Title: Rain (2008)
Rain is a sheltered teenager who lives with her caring
grandmother on Ragged Island, a fishing island with a population under 100.
When her guardian dies, she takes a boat to Nassau to live with her mother, a
prostitute with a drug addiction, gambling problem and HIV infection. They live
in a rundown slum called The Graveyard, named for its reputation as an
inescapable hellhole. Rain is, unsurprisingly, scared and lonely, trying to
connect with her mother, adjust to formal schooling and make friends. Things
start to improve when she finds a school teacher who takes a shine to her and
develops her natural talent for cross-country running, offering her a shot at a
scholarship and a better life. Meanwhile, her mother’s bitter
self-destructiveness and emotional defenses thaw, giving her a reason to clean
up her life or at least make the attempt.
Although Rain premise takes the form of a conventional underdog
melodrama (of a type I tend to avoid), it overcomes its dependency on clichés
by staying honest and keeping the crux of the story on the rocky
mother-daughter relationship. The mother’s performance is wonderfully real and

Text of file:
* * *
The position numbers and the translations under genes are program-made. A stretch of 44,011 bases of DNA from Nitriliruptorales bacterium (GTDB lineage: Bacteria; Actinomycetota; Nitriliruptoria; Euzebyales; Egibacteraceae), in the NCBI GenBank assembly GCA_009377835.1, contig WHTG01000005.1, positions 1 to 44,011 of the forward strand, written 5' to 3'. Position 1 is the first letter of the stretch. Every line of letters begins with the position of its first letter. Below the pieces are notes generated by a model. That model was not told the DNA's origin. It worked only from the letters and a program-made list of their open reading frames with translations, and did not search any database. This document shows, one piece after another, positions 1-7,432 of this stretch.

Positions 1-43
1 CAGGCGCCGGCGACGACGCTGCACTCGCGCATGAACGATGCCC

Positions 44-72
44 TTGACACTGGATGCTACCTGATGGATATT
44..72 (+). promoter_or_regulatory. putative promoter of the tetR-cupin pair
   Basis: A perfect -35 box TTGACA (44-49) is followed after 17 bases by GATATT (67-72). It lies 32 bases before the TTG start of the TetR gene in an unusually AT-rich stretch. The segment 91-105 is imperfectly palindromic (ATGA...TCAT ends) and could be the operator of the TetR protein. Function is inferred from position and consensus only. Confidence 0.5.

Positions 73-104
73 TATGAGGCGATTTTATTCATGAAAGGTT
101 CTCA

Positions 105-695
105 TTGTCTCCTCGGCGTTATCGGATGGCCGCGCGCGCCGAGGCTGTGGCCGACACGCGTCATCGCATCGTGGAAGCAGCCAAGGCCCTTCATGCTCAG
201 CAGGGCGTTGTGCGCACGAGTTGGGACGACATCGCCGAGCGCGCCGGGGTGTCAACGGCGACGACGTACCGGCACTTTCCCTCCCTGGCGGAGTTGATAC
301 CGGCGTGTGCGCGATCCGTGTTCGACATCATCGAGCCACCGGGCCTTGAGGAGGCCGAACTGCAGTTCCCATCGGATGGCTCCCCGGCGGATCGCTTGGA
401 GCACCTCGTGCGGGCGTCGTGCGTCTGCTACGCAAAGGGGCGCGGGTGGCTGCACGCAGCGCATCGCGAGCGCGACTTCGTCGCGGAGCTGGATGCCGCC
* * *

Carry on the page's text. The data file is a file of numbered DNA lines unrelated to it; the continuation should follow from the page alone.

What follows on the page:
nuanced. It’s a stubborn last stand against acknowledging that she’s spiraling
towards rock bottom; full of pride for her small sphere of independence,
undigested anger for herself, her mother and her situation, and a natural but
half-atrophied capacity for trust, joy and maternity. The coach-pupil plot
fares less well, since the coach, for the sake of the narrative, behaves as
though she has no other students and no personal life, tirelessly dedicating
herself to Rain without ever dropping her gentle smile. There’s no real insight
into the sport, but it doesn’t really matter since it’s just a placeholder.
Most will find that the emotional core and the performances are what matter
most and those hold up. I particularly liked a few of the minor characters,
like the best friend, who is vain and brazen but a good pal, and a crazy
homeless preacher whose creepiness comes from the contrast between his
obviously sick intentions and the righteous babble he spouts.
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